I empathize with you, candy. When I was studying, I had a 149 diagnostic, then a 152, and 158. I was so excited to be going up so quickly but then reality set in. I got a 156 on my next PT then a 154!!! I actually ended up getting several 154s and towards the end I was back at 158/159 but not breaking the 160 I so desperately wanted.There were low points during which I was giving up hope, I stopped studying and I wasn't taking everything seriously enough but my boyfriend and family were very encouraging. After getting a 154 for a third time, I was in tears and my boyfriend said "when you fall off the horse, you have to get right back on otherwise you'll never get on again." This is absolutely right. I reminded myself of this constantly and kept pushing through, but I never broke 159 on a practice test. At some point an instructor joked that I only needed to break 160 once and to make it count, and I took it to heart.I got my February score on Friday, a 162! I was literally screaming with delight...I went to call my parents and accidentally called a stranger, yelling into the phone that I got a 162. good times.When it came down to the weeks leading up to my exam, I did two timed sections a night (one logical reasoning and then alternating reading comp and games) as well as one PT per week. It really helped me nail down my timing and my results got higher and more consistent when I did that. This might not be the best strategy for you personally but I wanted to share my tactics in case this is something that might help you.Just know that you absolutely can break past 160. It just takes time, practice, and patience. I am not a good test taker (the SATs were a debacle), but that's just not an excuse for giving up hope. I am a firm believer that practicing standardized tests will result in improved scores and you just have to practice enough. As that stupid joke goes, the best way to get to Carnegie Hall is practice, practice, practice. We can easily apply that to law school Everyone experiences lulls in reaching their goals and suffers from slumps and setbacks. Not everyone has the courage to keep pushing forward but those who do persevere. Have the confidence and strength to know that you can get past your slump and reach your goals. Good luck!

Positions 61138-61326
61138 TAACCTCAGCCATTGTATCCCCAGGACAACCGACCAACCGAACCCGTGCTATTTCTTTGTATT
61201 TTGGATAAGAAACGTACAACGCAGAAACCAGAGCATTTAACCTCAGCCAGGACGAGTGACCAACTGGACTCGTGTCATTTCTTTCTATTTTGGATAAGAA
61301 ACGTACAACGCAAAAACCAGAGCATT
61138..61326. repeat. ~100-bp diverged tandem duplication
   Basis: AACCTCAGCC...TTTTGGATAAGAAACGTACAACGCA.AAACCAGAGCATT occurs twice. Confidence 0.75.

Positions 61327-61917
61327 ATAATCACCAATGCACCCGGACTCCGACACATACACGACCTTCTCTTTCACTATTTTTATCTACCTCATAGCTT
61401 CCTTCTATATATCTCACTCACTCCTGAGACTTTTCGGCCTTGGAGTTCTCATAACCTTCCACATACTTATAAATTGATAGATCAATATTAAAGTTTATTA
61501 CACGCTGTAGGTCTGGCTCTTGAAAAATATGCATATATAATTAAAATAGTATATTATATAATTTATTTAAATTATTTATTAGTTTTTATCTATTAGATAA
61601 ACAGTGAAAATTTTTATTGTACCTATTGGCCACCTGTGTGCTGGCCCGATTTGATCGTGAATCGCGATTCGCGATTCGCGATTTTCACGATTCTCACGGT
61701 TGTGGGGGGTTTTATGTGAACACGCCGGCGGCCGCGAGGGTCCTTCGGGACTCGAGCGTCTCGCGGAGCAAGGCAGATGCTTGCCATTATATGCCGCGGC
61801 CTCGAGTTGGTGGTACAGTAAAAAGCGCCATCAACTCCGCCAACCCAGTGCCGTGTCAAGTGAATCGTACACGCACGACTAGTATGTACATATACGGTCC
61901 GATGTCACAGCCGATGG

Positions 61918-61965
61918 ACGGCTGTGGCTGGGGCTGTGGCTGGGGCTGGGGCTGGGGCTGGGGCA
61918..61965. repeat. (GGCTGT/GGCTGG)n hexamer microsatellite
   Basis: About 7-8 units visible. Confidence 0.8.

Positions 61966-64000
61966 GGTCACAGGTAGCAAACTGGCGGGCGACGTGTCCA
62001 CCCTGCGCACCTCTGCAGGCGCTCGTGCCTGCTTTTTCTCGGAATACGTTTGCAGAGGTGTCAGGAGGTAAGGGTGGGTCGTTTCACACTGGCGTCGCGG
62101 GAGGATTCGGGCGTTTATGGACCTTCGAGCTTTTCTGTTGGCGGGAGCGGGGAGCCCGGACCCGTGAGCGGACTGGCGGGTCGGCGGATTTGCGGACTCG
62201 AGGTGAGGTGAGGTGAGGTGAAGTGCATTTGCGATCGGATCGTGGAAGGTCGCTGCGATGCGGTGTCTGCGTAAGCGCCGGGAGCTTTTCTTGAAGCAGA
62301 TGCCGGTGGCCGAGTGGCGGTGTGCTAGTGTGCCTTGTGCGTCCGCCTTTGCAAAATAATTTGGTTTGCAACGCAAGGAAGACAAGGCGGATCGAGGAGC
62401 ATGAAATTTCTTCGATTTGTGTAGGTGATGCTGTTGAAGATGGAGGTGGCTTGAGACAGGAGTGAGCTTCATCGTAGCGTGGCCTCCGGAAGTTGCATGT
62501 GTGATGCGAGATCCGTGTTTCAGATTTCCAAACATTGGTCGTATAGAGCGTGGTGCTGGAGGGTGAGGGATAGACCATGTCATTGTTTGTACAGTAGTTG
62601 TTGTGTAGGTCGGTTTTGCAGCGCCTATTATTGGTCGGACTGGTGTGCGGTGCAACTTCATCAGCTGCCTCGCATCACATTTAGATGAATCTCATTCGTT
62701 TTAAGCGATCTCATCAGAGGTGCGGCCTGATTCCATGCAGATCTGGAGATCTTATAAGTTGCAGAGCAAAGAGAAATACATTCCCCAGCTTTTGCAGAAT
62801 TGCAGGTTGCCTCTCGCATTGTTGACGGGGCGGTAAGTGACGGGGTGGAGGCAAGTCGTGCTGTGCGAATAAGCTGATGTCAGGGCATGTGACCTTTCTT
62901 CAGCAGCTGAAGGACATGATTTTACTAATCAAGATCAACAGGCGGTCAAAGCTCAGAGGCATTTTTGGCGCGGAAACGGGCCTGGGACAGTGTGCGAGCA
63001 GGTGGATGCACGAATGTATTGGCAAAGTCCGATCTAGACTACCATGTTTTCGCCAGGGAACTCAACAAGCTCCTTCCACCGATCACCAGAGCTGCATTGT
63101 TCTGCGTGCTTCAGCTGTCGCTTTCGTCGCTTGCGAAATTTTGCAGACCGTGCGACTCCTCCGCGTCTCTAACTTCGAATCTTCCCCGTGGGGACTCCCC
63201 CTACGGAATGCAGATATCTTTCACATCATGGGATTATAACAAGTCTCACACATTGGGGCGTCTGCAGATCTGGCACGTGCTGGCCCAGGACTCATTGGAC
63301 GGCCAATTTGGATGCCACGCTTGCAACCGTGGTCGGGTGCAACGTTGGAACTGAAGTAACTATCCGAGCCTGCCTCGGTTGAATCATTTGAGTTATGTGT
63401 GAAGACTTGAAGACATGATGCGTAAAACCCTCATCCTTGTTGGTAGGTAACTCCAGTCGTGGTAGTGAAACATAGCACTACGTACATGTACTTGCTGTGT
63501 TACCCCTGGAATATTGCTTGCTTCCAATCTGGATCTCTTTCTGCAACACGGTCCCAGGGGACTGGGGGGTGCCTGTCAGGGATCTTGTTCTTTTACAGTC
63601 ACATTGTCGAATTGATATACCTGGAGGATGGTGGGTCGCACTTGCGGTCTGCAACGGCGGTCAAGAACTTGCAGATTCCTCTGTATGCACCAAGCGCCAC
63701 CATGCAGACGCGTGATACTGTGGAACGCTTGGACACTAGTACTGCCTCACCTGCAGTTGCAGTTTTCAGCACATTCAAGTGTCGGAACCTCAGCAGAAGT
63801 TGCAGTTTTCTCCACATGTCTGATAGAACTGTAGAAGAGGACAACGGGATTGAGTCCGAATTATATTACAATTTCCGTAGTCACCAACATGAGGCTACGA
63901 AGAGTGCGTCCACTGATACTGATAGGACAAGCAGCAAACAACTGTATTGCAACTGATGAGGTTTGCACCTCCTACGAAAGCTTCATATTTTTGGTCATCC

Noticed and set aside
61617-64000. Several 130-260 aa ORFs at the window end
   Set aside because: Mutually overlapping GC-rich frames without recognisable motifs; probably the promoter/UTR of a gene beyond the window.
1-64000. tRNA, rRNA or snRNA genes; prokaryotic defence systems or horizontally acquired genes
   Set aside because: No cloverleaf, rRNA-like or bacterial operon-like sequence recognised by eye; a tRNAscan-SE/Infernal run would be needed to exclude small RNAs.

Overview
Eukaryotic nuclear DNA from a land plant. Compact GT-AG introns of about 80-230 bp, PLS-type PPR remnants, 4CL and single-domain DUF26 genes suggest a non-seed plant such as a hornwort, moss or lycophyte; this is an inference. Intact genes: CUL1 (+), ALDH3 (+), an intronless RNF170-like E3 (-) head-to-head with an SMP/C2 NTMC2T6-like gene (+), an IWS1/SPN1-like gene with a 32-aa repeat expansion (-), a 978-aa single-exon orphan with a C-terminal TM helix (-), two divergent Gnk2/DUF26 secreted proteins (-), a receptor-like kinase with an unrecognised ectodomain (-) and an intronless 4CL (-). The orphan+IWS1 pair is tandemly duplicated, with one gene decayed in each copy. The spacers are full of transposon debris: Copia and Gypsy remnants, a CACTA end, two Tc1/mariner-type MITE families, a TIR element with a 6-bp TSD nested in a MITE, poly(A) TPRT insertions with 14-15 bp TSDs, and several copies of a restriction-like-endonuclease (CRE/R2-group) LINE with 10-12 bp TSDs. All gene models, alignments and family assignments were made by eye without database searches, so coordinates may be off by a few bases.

Quote from: jerzgrl630 on March 04, 2009, 03:50:44 PMI have started preparing for the June Lsat. I have done a similar regimen in the past increasing my score +7 from 138. Is there any particulars you did in between daily sections? I would always go over my incorrect responses, and look over my outlines from the prep-course.